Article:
In the USA there is a National Spiritualist Association of Churches (NSAC), The National Spiritual Alliance (TNSA), and the United Spiritualist Church Association (USCA), but many spiritualist organizations are independent with no national affiliation. The church services include prayer and a demonstration by a visiting psychic medium. The churches also provide education of Spiritualist history and thought outside of the services. In the 19th century some Spiritualist Camps were set up for families for summer recreation and Spiritualist study. Among the best-known of the Spiritualist camps that still exist are Lily Dale Assembly in Lily Dale, New York, and Camp Cassadaga in Cassadaga, Florida(3). Approximately 0.1% of the populations of USA, UK, AU and Canada are Spiritualist, or about 220,000 people.
Emma Bragdon, PhD is the Executive Director of Integrative Mental Health for You, IMHU.org. It offers online and live presentations giving choices for effectively optimizing mental health. Once a year Emma takes a small group of healthcare providers to Brazil for a transformative weeklong seminar on Spiritist treatments used in Spiritist Psychiatric Hospitals and Community Centers. See YouTube videos here.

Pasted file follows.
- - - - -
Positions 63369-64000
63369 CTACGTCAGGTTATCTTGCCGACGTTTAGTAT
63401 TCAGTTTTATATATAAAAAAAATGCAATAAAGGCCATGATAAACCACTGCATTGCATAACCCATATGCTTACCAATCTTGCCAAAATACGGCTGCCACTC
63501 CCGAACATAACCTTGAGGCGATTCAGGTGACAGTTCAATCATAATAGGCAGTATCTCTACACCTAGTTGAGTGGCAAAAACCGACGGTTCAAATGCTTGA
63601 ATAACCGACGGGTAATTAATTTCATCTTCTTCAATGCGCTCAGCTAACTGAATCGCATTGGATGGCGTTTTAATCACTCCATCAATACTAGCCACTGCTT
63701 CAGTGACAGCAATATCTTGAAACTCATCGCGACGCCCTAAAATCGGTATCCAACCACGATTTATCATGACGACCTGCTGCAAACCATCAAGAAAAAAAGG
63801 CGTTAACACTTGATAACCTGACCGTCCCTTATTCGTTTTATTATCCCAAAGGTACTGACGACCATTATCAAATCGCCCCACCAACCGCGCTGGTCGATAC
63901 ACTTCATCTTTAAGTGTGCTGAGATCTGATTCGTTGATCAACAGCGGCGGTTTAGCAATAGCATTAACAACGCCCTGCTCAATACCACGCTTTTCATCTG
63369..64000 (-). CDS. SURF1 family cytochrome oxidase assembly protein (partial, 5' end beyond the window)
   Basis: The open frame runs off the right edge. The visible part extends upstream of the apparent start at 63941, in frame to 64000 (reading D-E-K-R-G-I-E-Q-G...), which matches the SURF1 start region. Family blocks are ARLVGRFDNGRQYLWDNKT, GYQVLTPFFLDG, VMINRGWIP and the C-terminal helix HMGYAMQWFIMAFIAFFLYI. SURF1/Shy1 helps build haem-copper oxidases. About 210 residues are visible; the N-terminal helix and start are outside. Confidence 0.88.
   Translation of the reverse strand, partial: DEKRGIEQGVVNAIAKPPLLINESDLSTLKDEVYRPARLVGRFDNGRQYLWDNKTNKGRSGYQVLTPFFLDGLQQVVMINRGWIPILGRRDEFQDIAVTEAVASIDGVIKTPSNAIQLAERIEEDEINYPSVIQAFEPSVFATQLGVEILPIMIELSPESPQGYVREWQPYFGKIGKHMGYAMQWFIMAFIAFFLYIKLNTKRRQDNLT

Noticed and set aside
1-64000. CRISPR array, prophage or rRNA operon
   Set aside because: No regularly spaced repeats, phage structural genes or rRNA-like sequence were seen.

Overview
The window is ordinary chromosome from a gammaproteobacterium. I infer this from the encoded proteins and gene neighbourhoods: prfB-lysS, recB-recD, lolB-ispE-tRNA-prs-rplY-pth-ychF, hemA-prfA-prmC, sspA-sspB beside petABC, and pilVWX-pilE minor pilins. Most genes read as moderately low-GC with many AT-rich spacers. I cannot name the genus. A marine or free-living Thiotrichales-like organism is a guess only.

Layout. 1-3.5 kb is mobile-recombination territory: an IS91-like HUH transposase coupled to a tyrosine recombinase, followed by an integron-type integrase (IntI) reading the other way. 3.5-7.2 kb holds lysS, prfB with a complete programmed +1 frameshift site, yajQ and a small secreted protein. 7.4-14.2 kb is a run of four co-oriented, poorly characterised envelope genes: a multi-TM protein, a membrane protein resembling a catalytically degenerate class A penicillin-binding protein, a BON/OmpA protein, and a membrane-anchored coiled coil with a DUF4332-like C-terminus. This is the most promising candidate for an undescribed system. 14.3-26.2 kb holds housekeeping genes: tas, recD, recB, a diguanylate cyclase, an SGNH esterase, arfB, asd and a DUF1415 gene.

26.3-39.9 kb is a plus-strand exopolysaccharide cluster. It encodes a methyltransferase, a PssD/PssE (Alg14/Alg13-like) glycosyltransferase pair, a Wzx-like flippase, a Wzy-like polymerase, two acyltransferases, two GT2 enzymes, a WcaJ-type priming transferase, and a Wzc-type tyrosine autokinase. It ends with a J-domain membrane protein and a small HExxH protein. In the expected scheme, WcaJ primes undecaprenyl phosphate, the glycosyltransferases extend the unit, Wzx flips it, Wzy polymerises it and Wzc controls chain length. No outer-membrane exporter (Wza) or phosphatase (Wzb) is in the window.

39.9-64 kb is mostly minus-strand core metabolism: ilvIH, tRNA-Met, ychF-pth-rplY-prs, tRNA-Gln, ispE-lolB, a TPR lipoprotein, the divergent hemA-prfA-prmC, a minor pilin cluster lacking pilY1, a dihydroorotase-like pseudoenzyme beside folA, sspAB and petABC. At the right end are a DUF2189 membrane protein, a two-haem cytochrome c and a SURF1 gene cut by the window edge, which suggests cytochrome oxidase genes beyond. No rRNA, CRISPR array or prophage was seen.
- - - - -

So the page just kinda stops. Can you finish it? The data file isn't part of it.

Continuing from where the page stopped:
(1) Kirkpatrick, S. (2000) Edgar Cayce: an American prophet. Riverhead Books
(2) Maynard, N. C. (2009) Séances in Washington: Abraham Lincoln and Spiritualism during the Civil War. Ancient Wisdom Publishing.
(3) Wicker, C. (2003). Lily Dale: the True Story of the Town that Talks to the Dead. Harper San Francisco.
Hello there Emma,
Thank you for this distinction between Spiritualism and Spiritism. I could call myself a Spiritualist and a Spiritist, and I could call myself a Christian and a Taoist. In my opinion, these are all different names for the same thing. Each of us is a spirit in a physical body, and the spirit world influences every one of us for good or for ill. How we consciously acknowledge and interact with it is how we name it. As a practitioner, I have Spiritists and Spiritualists come to me for help and Christians, Moslems, Hindus, Jews, agnostics, and atheists. They all ask for the same thing, to be relieved of the dark forces that persecute them. It makes no difference what language or culture, or religion the client is from. The name I use for my work is simply ‘Spirit Release’. I am searching for a scientific institution willing to test the method, irrespective of the name I use for it, under controlled clinical conditions. I hosted as master of ceremonies the most recent Spiritist conference in the UK, and I am still unable to find such an institution. You can help me, my Dear Emma, by putting me in touch with such an institution, for which I will be eternally grateful.
With much affection